Recruiting Cyber Security Professionals
How do cybersecurity firms pick their newest hires for the best jobs? International cybersecurity recruiter Karla Jobling reveals the insider info you’ll need to get ahead.
It’s no secret that demand for cybersecurity jobs is rising and at a rapid rate. The global cybersecurity market is expected to hit $170 billion by 2020 and cybersecurity job openings are predicted to reach 6 million by 2019.
Karla Jobling is the Chief Operating Officer (COO) and founder of BeecherMadden Limited, an award-winning international recruitment company specializing in corporate governance, resilience and security, and niche technologies.
As a leading cybersecurity recruiter, Karla reveals her thoughts to Careers in Cybersecurity about what makes for a great cybersecurity hire, and the skills modern professionals will need to compete in this maturing market.
What can make someone stand out to a cybersecurity recruiter?
Passion and focus. A resume which includes speaking slots or conferences they have attended tells me that this is a candidate who loves cybersecurity, this is someone who has this as a vocation, not just a job.
That can apply to anyone at any level in the market and it is totally within the candidate’s control.
Apart from that, a focus on an area that they specialize in is very helpful. It is important to show that you fully understand your role, industry and where you want to take your career.
At the Chief Information Security Officer (CISO) level, I look for a focus on business issues and an understanding of the wider cybersecurity challenges that need to be addressed.
What background, experience, and education do you look for?
At present, the demand within cybersecurity is so strong that anyone with some experience or education will be able to find a role.
The best candidates have a relevant education; this could be a Certified Information Systems Security Professional (CISSP) certification or a degree in computer science or IT, or better yet an advanced degree in cybersecurity for long-term career advancement.
They may have worked for a consulting firm at some point, giving them exposure to different projects and industries. This also gives candidates an understanding of what they are good at and what they want to do.
Their background can be very broad. Many candidates come from an IT background, but others come from risk management or project management. Women in cybersecurity may have moved from other fields such as risk management or sales, and are bringing skills outside core technical experience.
Anyone with penetration testing experience, incident management or forensic investigations – I could get them a job within a couple of weeks. The marketing is just that hot.
How important are advanced degrees and further education in making a candidate stand out in the hiring process?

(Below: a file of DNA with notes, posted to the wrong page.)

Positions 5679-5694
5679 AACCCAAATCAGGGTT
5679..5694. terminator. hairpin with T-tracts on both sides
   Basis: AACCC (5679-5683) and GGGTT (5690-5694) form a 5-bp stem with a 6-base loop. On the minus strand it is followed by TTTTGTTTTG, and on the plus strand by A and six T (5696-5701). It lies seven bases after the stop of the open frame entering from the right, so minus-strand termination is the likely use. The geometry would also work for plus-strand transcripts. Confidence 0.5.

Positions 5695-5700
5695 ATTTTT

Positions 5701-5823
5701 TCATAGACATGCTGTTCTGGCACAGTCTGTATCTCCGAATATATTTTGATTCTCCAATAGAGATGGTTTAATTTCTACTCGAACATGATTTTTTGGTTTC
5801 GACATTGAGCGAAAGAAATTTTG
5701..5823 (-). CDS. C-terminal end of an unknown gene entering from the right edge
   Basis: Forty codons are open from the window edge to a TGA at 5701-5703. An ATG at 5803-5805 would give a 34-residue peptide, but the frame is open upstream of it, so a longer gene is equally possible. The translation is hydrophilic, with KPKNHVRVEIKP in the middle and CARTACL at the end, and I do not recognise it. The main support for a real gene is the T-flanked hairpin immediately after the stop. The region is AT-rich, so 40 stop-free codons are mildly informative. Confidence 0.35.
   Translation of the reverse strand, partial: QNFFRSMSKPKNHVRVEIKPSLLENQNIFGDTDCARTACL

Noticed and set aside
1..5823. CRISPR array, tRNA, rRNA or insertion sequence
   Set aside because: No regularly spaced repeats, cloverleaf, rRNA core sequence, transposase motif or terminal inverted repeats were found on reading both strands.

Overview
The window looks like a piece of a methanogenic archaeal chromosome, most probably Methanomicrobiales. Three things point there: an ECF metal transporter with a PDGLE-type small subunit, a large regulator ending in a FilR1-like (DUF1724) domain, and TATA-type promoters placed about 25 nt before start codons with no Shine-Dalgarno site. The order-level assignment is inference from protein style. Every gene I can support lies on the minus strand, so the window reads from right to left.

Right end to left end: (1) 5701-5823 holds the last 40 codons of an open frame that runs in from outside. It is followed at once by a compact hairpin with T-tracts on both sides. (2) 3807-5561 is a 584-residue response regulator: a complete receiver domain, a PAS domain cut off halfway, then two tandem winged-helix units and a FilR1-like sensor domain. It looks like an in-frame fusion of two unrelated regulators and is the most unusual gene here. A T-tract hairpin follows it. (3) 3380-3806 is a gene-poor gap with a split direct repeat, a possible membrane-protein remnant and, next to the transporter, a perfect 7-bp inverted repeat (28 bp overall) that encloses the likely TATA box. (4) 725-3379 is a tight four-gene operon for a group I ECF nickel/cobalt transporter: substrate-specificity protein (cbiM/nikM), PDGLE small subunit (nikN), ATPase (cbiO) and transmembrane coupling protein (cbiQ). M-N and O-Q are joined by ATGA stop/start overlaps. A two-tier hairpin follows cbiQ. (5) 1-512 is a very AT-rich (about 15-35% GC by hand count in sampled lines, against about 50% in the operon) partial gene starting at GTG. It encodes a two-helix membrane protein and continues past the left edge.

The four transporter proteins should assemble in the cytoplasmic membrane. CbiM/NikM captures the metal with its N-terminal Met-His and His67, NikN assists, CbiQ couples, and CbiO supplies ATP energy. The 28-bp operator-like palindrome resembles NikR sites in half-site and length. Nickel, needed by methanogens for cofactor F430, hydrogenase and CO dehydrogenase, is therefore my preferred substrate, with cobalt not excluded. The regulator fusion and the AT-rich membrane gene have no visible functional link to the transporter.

If you have an IT background and want to get into cybersecurity, taking a further qualification demonstrates your commitment to that career change. Furthermore, an advanced degree can address skills gaps that prevent upward career growth and movement into leadership.
With demand for cybersecurity professionals so high, how do you ensure you get the right people for the right cybersecurity teams?
This is key at present. There is an incredibly high demand for cybersecurity professionals, but companies have calmed down from the mass hiring and hysteria of the past couple of years. Getting the right people is now more important to them.
At BeecherMadden, we work hard to match a candidate’s expectations and requirements with the culture and opportunities of a client company.
We do this through a detailed interview and by understanding the “soft skills” needed to make that match.
A Master’s program teaches students these vital soft skills, coupling tech experience and expertise with an advanced, in-depth degree program that produces unstoppable career advancers. Find out more today.
The difference between one organization and another can be significant. We work with startups that have venture capital funding and need dynamic risk-takers, through to established companies that like polished individuals who thrive with a corporate structure.
What can cybersecurity professionals do to progress their careers and put them on the CISO track?
Understanding the technology is great, but if you can’t explain it to a less technical person in a way that makes them understand the risk, then you won’t succeed at a senior level.
Candidates can get this experience by putting themselves forward for relevant projects or client engagements. Networking and attending conferences can help candidates gain these skills. Candidates should seek an understanding of wider industry threats and keep up to date with the market so that they can progress quickly.
Where do you see the cybersecurity market evolving as the skills shortage continues and the sector grows?
Training and awareness roles are becoming more important. Companies realize that spending more on technology does not necessarily keep them safe, but that educating their staff can help them avoid being an easy target.
Machine learning and big data are also going to be key trends, as the staffing shortage means companies are forced to do more with less resources.
CISO roles are the jobs likely to evolve the most. Currently, CISOs are typically being hired to sort out a problem and are being asked to take responsibility for everything. There are also CISO roles popping up in companies that have not traditionally hired in corporate governance. This is leading to very large basic salaries. This trend will continue, but not forever!
To capitalize on these evolving trends, explore our Careers section and discover where a career in cybersecurity.